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I've set up a Linux server that I spent a lot of time on. Now that said Linux server will be used less frequently, I'd like to partition the hard drive, so that I may install Windows Server on it, for a dual boot setup.

The hard drive does have some things on it, but it's a 500GB model, with about 400GB remaining.

In Windows, this is possible - I can, using Disk Management, shrink an oversized HDD, even the Windows drive itself (though it will have shrinking limits, naturally), and create a new partition, which I install another OS on (during boot).

One hard drive, two Operating systems.

I'm wondering if this is possible with Fedora.

I basically want to do the same thing - split the hard drive into two 250GB sized partitions, one with Fedora and everything I set up on it, and the other, empty. Then I am to install Windows on the latter, and supposedly be able to choose what OS to use on boot-up.

How do I do this? I'm not a Linux pro, so I'd prefer using a GUI, but I'm no stranger to using the CLI - though errors stump me.


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3 Answers 3

Very doable. There are a number of partitioning applications for linux, with gparted being first that comes to mind. This will allow you to reduce your linux partition enough so that you can fit windows on the remaining space on the disk.

You'll want to set the file system on the windows partition to NTFS.

Also look into grub to setup the boot choices:

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Definitely get gparted. It'll let you do all sorts of exciting things with your partitions.

yum install gparted

Once it's up and running, you'll want to take a look at how your disk is currently partitioned. Most likely it's got more than one partition. Most linux install guis will create a separate swap partition on your drive. Regardless, open it up and take a look. If you want to see your disks partitions via the command line, you can use:

fdisk -l

Using gparted, you'll want to shrink the (probably) ext4 partition that Fedora is installed on. gparted is smart and will take care of resizing the file system for you. Once that's done, create a new partition in the now-empty space. Make sure it's NTFS. Then just boot up your windows install disk and install to the new NTFS partition.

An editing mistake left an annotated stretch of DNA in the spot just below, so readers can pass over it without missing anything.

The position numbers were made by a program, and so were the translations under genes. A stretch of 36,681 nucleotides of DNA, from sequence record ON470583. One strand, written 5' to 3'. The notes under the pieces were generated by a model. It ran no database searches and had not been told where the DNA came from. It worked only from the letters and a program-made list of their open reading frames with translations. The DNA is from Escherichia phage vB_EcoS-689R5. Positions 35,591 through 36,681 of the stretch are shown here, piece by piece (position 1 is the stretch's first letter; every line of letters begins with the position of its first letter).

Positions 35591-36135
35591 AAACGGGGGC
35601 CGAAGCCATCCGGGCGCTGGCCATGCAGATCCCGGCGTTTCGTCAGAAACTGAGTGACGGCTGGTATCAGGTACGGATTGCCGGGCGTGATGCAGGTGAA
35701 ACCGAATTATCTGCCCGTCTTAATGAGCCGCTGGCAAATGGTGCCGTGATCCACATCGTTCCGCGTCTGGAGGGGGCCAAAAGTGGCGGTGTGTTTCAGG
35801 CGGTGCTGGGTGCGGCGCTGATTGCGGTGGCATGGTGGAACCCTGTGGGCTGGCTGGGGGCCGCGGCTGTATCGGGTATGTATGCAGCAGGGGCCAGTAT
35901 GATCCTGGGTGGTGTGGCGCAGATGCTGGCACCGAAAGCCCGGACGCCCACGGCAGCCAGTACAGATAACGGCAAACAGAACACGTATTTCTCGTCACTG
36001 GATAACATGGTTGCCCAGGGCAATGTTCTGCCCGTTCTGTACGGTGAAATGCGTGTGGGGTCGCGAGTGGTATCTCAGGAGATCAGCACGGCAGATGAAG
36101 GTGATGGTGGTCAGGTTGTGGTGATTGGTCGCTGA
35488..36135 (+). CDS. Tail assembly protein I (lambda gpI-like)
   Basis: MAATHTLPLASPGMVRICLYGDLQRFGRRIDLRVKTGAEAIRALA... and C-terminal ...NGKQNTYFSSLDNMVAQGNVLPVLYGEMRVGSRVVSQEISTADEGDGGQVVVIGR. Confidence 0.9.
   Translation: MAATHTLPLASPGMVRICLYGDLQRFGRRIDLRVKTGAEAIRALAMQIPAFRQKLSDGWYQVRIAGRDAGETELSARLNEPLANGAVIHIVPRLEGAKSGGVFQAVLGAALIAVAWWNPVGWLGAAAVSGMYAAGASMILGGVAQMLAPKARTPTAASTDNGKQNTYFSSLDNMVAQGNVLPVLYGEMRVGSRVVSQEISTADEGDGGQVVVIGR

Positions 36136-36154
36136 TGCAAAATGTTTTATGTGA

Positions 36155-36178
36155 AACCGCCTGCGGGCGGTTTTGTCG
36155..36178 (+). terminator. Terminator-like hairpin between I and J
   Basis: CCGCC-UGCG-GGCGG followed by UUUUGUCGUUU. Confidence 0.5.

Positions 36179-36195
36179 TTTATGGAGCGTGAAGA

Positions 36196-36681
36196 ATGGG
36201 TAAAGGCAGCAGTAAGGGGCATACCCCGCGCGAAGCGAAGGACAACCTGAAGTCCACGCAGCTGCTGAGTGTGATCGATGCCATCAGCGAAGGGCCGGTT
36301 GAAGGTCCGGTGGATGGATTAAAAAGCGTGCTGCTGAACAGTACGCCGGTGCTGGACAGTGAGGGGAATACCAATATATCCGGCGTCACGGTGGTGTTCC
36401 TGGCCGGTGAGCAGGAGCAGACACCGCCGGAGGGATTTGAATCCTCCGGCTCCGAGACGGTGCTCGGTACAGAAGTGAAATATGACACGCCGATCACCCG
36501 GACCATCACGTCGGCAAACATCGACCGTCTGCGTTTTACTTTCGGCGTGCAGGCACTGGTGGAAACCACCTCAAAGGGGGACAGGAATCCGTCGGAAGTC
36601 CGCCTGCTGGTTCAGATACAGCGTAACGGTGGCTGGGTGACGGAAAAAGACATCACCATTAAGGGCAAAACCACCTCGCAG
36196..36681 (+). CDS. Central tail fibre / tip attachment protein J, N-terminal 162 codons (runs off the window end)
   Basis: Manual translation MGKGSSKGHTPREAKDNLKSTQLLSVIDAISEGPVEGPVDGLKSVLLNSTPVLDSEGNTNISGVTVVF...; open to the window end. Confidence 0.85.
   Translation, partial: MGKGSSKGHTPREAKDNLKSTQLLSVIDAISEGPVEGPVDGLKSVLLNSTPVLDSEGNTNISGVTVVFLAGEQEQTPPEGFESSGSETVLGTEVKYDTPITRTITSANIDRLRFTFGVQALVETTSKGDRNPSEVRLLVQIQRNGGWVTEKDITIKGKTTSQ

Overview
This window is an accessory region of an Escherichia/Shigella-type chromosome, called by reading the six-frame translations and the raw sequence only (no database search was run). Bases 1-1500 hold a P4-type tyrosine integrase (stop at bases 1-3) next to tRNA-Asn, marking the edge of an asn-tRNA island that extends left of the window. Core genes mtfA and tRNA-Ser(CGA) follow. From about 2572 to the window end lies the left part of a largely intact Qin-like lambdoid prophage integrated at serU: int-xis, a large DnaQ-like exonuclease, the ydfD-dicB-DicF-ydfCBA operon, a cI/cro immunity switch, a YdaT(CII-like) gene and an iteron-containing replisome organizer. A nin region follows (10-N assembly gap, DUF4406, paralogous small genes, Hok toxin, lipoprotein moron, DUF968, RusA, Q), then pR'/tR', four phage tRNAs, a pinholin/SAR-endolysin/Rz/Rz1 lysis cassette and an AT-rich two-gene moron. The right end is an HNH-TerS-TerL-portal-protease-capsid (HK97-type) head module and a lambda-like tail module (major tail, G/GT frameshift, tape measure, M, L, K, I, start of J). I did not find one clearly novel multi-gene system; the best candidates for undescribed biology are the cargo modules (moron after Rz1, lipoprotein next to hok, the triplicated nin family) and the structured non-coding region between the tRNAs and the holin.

Depending on how windows behaves, it'll most likely overwrite your MBR (Master Boot Record) and windows will boot next time you restart. That's just fine. At this point, you have both operating systems installed, you just need to fix the booting. Follow this guide here and you should be good to.

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Very sorry for the late reply, but it appears GParted isn't quite as easy as I though. From what I can tell, I can't resize / create new partitions when my current (and only) partition is mounted. It would appear I need to burn a Live CD/DVD of Gparted, or is there another way to do it while logged in Linux? Thanks. – zack_falcon Mar 3 '14 at 2:28
@zach You can't modify partitions when the disk is mounted. You'll need to boot from a live cd/usb in order to work with your entire drive. There is a gparted live disk here. Gparted is also installed by default on many Linux live cds. Sorry, forgot to mention that! – Carrot Mar 3 '14 at 18:35
It's okay, I figured it out. What I can't figure out is how to resize the partition. There are two partitions already, one 500MB used as Boot, and the rest used by Linux. The latter can't be resized for some reason. – zack_falcon Mar 4 '14 at 1:12
Are you sure you booted off of an external device? Make sure you're really in the liveCD/liveUSB environment. Once you're sure you're running off a USB or CD, you'll want to unmount the linux partition. Some distros automatically mount any devices they find so you can browse them. You can't modify it in gparted if it's mounted. – Carrot Mar 5 '14 at 7:17
I burned the gparted.iso to another CD, ran it at boot time, and selected the CD as the environment to load; got a new GUI to boot. The drive is already unmounted - it's just that it's only the left part (500MB, Boot drive) that I can resize. The right part (450GB, Linux + Files) is untouchable. – zack_falcon Mar 6 '14 at 9:21

simply download live fedora usb, boot it and run gparted from it.

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